Skytron Blog

The Importance of Crisp and Clear Lighting in the OR
  • Written By
    Rebecca Kinney
  • Published
    November 18, 2022

It should come as no surprise that in a study of surgeons in low-resource settings, 80% reported that the quality of their surgical lights represents a patient safety risk.

The Importance of Crisp and Clear Lighting in the OR

Quality surgical lighting has long been a critical factor in surgical environments. Without it, doctors are at risk of making mistakes that could seriously affect patient outcomes and their own safety as well!

It should come as no surprise that in a study of surgeons in low-resource settings, 80% reported that the quality of their surgical lights represents a patient safety risk. Furthermore, 18% of these surgeons confirmed that they have directly experienced a negative impact on patient outcomes as a result of inadequate lighting.1

In this article, we will review the types of lighting typically used in an OR, why traditional lighting is insufficient, and what makes LED lighting preferable today in surgery.

Modern surgical procedures are often highly complex and surgeons must have clear visibility of the smallest details while performing these procedures. 2 Lack of visibility can lead to poor surgical outcomes, increased malpractice claims, and high operating room administration costs due to surgery cancellations and lengthy block times.

OR Lighting Methods

The most common types of lighting used in the OR include:

  1. Overhead
  2. Headlights and illuminated loupes
  3. In-cavity lighting

Lighting Based on Procedure

The type of surgery being performed tends to dictate the surgical lighting needed.

Traditional, open surgery employs overhead lighting when the operative site is not deep within the patient.

Minimally invasive applications may require in-cavity surgical lighting or a surgical microscope with integrated lighting.

Why traditional lighting doesn’t work

Have you ever wondered why conventional lighting doesn’t cut it in surgery? Traditional lighting creates issues with heat, shadows, and color temperature.

Conventional lighting is inadequate for many reasons, one primary being the level of whiteness that is lacking. Surgeons rely on the white tone for clarity and to distinguish specific tones. They need to distinguish these different tones of flesh colors while performing surgery. If the light were to have tones of red, blue, or green it can be misleading and change the appearance of the patient’s tissues. Being able to see the flesh tone clearly is vitally important to their work and patient safety. These are called color temperatures and they are measured in kelvins.3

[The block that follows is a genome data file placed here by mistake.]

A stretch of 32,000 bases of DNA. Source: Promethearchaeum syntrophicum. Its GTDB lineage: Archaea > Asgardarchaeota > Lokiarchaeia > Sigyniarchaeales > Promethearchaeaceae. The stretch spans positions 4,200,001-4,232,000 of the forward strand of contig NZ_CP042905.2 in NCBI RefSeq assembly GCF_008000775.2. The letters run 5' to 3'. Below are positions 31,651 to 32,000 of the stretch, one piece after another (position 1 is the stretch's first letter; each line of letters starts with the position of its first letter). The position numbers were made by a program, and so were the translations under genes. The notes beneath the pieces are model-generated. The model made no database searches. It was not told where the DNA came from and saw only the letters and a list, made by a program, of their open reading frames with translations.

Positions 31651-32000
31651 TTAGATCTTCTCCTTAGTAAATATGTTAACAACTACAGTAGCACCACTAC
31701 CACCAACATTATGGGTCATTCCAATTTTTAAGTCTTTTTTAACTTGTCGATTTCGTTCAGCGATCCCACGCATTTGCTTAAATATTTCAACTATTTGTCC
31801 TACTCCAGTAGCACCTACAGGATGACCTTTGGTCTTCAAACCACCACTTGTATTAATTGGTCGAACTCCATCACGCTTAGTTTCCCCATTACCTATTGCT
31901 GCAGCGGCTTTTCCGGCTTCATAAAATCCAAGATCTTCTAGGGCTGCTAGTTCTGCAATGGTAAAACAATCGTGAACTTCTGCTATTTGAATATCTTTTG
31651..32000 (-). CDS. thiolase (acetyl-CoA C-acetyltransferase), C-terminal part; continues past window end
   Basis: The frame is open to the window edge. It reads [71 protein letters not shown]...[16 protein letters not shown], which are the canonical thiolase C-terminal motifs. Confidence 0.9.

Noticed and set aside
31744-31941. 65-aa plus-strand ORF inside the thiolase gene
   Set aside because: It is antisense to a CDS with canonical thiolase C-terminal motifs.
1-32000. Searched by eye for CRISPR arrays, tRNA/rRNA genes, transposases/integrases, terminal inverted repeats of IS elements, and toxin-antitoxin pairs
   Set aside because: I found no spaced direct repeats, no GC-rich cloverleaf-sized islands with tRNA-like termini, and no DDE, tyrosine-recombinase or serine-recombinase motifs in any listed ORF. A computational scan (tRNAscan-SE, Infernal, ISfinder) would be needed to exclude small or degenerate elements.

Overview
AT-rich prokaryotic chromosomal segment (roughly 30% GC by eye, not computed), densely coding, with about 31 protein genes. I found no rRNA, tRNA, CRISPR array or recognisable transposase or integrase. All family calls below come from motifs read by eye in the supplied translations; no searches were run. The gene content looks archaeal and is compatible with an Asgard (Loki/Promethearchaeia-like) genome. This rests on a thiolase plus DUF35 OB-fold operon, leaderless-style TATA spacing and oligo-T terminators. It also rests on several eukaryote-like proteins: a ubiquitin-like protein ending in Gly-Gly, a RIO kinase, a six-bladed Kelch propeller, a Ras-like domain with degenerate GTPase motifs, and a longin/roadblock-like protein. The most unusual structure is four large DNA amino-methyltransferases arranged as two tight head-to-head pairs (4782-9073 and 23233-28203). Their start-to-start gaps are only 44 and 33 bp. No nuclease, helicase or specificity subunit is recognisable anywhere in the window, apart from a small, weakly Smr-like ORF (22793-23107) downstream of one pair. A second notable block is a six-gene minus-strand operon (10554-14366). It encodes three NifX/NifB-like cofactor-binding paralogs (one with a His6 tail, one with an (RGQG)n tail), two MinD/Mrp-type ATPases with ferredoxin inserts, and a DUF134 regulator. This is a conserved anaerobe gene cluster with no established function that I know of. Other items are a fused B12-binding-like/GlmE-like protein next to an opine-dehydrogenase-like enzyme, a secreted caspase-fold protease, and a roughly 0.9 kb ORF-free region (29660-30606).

Shadows are another factor that can interfere with a surgeon’s perception and accuracy while performing surgery. There are contour shadows and contrast shadows. Contour shadows are a good thing, they help the surgeon distinguish different tissues and variations. Contrast shadows on the other hand cause a problem and obstruct the surgeons’ view.

This leads us to the surgical lighting used today that “makes the cut.”

LED Lighting

LED stands for “light emitting diode”, and they are used in surgery because they:

  1. Supply a higher level of ‘whiteness’ at a much lower temperature because they are semiconductors producing less heat energy.
  2. LEDs make it possible to have multiple light heads per unit.
  3. LED light color is more consistent making the tones a surgeon needs to see correct, making it easier for the surgeon to distinguish between subtle color differences.

We believe that the lights your surgeons use matter and hope that this article shed some light on why the specific lighting is used in different procedures and why.

Skytron lighting solutions take all of the above into consideration with our surgical lights and believe that the control should be in your hands with high-quality lighting like our Lumos lights . Lumos offers 60 different variations of light and 12 that produce 160,000 LUX.

Lumos provides:

Personalized Lighting

The Lumos surgical light brings crisp, deep-cavity illumination to any procedure with three spot sizes.


Controlling the focus from the sterile handle eliminates the need to reposition the light head up or down keeping it out of the way.

Clinicians are in Control

Skytron puts the clinician in control with the option to choose between a warmer or cooler color temperature based on the procedure type. Integration with booms, flat-screen displays, and HD cameras make the Lumos surgical light a versatile solution.

We know that your Operating Room services are complex. That is why the newest generation of surgical lights is designed to take unnecessary work out of each procedure.

1. Impact of Surgical Lighting on Intraoperative Safety in Low-Resource Settings: A Cross-Sectional Survey of Surgical Providers | – PDF
2. The Complete Guide to Surgical Lighting | BFW Inc.
3. What Makes Surgical Lights Different Than Conventional Lights? |